Thursday, February 21, 2008


It's everywhere.

Slick and black under snow-covered streets. Dangling precariously from countless eves.

Glittering on every branch, on every trunk of every tree.

Like jewels.

And the sound.

With each gust -- each movement of those ice-covered limbs -- comes an unexpected, vaguely familiar sound.

"Snap, crackle, pop..."

That's right.

Exactly like Rice Krispies.

(A very big bowl of Rice Krispies.)

The storm that brought all of this ice hit early Sunday morning-- hard sleet for many hours, before changing over to snow.

We lost power for 12 of those hours.

Doesn't sound like much fun, now does it?

Well, for a while there-- it wasn't.

Until I found a neighbor with a working refrigerator.

A place for Joseph's insulin.

After that, the whole thing was as an adventure.

We read by candlelight-- and listened to Barack Obama's voice coming from a tiny yellow radio.

We sat by the fire and watched logs burn a bit faster than we'd like.

Using every blanket in the house, we camped out in the living room-- and hoped the power would return before morning.

Thankfully, it did.

But the ice that brought down power lines across our city never left.

Because -- despite a glorious amount of sunshine and blue skies -- there's been no melting.

Yesterday, I walked into the kitchen and found Evan sitting Indian-style in the middle of the floor-- staring wide-eyed and silent at the window over the sink.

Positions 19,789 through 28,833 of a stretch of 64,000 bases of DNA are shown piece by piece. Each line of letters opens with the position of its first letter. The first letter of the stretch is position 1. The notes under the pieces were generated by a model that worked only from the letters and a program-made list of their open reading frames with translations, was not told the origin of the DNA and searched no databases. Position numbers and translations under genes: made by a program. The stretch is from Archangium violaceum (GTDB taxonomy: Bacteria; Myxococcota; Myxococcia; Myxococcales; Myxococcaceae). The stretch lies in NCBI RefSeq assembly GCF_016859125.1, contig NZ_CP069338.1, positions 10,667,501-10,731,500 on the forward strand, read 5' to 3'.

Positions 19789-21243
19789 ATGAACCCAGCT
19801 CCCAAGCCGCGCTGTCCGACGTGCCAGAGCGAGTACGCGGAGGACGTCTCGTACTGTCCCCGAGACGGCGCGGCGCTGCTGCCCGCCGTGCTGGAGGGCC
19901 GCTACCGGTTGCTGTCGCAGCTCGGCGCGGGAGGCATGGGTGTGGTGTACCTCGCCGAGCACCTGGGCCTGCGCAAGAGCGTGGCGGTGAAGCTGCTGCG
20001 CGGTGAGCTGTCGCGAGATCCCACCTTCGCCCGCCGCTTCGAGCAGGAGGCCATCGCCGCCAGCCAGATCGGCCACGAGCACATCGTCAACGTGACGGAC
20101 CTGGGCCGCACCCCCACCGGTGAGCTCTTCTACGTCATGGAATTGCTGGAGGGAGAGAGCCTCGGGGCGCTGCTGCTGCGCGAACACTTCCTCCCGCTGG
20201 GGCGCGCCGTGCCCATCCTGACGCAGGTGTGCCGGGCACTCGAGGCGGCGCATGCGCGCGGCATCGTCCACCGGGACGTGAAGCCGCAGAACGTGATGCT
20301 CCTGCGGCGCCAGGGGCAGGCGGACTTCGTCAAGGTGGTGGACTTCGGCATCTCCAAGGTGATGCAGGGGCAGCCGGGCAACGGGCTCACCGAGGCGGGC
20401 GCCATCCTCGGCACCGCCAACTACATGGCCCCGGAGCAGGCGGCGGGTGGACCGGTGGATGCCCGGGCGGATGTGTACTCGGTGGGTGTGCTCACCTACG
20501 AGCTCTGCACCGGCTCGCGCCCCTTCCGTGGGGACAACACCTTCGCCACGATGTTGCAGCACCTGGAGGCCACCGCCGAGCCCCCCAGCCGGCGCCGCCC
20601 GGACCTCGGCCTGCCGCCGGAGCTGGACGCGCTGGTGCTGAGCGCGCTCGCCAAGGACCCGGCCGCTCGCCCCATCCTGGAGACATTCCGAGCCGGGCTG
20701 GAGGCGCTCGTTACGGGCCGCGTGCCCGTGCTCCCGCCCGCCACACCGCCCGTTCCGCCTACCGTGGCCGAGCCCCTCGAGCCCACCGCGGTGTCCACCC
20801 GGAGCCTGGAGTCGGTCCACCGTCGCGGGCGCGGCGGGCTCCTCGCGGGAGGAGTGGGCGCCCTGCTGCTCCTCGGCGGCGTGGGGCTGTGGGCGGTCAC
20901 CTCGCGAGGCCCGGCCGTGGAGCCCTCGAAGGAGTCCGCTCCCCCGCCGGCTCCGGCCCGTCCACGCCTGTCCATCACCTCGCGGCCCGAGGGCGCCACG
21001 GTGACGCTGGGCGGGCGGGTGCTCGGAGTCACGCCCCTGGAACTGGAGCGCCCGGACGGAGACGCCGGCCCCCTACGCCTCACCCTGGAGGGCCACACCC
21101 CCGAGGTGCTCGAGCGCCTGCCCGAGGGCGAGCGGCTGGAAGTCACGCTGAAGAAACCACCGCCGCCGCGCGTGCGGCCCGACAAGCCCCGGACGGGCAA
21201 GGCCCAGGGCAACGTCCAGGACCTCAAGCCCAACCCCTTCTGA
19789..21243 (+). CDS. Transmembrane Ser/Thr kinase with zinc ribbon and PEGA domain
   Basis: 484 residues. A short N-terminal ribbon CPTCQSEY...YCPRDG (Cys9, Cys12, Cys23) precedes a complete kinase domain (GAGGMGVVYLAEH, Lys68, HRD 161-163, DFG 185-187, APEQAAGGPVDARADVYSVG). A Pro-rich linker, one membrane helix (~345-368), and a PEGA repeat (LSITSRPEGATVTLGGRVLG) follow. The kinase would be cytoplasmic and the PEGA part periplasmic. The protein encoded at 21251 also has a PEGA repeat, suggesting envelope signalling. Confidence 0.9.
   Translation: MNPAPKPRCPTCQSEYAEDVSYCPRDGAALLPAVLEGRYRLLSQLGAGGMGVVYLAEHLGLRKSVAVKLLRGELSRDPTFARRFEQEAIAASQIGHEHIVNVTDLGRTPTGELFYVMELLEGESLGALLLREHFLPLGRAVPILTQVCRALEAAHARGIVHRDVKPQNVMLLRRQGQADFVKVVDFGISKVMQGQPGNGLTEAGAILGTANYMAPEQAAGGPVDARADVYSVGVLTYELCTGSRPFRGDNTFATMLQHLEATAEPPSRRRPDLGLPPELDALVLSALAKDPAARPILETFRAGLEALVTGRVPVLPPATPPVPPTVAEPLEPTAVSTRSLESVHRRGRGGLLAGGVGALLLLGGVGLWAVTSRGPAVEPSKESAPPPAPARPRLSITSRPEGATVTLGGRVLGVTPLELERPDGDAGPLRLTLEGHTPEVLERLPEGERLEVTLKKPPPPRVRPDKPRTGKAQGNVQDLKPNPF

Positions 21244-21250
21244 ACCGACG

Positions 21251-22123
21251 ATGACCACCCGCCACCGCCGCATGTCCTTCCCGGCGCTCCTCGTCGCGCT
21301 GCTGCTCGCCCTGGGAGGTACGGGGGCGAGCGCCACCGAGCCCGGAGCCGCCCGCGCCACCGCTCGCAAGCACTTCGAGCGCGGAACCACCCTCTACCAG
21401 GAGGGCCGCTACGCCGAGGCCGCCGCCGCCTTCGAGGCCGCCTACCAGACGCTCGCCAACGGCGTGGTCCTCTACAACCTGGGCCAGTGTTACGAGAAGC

I crouched down beside her and laid a hand on her shoulder.

"What are you doing, Honey?"

"Mama," she said dreamily -- eyes never leaving that window --
"the tree... it's so sparkly... it's beautiful... "

I sat down next to her, held her hand-- and looked, too.

"It sure is, Honey."


anonlurkermom said...

I heard recently that insulin had been tested at Sahara temperatures will no ill effects. Apparently, if the insulin is clear, it is o.k. Has anyone else heard this? Maybe we needn't fret about short term lack of refrigeration ...

Sandra Miller said...


My understanding is that once insulin comes to room temperature, it begins to lose potency after 28 days.

Because we have a number of bottles of insulin in the fridge with expiration dates many months down the road, I guess I was a little freaked out at the possibility that a month from now we'd have to throw them out.

Shannon said...

Ah!! I knew insulin was OK at room temp, but never knew about the ineffectiveness after 28 days and what that means for insulin that won't be used until well after that. You learn something new everday!

Those are beautiful pictures. Aside from the power outage, I love ice storms.

Sandra Miller said...


After getting hammered so many times with snow this winter, an ice storm was an interesting change of pace. ;)

(And hey, if you're looking for more info on insulin storage, check out the FDA's site here.)

Journeywoman said...


When we lost power we transfered my husband's insulin to our "small" refrig and didn't open it. It was okay.

Sure looks pretty.

Caro said...

Ooo... beautiful. My one sadness about the lack of fresh snowfall during my recent ski trip was that I didn't get to see snow and ice coated trees... I think they're magical, so thanks for sharing the photos.

I have to admit I'm not so vigilant about insulin temperatures as you. (The cynical part of me would say this is because I don't pay a penny for it, but I've also never thrown any insulin away because it seems to have lost potency.) However, I can recommend Frio wallets as a solution to this kind of situation. They're activated by cold water and keep insulin cool for at least a day at a time. See for more info. They're great for travelling too!